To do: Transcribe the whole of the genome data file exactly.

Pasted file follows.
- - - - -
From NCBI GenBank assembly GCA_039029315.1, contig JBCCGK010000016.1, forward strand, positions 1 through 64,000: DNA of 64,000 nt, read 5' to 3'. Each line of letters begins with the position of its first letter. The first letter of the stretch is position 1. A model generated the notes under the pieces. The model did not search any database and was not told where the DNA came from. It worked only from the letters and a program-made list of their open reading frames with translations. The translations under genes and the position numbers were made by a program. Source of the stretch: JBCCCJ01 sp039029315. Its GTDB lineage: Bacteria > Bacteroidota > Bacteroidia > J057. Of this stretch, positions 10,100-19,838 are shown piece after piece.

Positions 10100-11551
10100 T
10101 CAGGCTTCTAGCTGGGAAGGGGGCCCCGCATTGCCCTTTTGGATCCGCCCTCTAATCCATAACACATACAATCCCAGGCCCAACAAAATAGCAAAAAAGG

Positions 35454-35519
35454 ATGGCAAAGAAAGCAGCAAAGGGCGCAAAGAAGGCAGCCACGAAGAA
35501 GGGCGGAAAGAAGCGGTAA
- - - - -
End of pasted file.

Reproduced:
From NCBI GenBank assembly GCA_039029315.1, contig JBCCGK010000016.1, forward strand, positions 1 through 64,000: DNA of 64,000 nt, read 5' to 3'. Each line of letters begins with the position of its first letter. The first letter of the stretch is position 1. A model generated the notes under the pieces. The model did not search any database and was not told where the DNA came from. It worked only from the letters and a program-made list of their open reading frames with translations. The translations under genes and the position numbers were made by a program. Source of the stretch: JBCCCJ01 sp039029315. Its GTDB lineage: Bacteria > Bacteroidota > Bacteroidia > J057. Of this stretch, positions 10,100-19,838 are shown piece after piece.

Positions 10100-11551
10100 T
10101 CAGGCTTCTAGCTGGGAAGGGGGCCCCGCATTGCCCTTTTGGATCCGCCCTCTAATCCATAACACATACAATCCCAGGCCCAACAAAATAGCAAAAAAGG

Positions 35454-35519
35454 ATGGCAAAGAAAGCAGCAAAGGGCGCAAAGAAGGCAGCCACGAAGAA
35501 GGGCGGAAAGAAGCGGTAA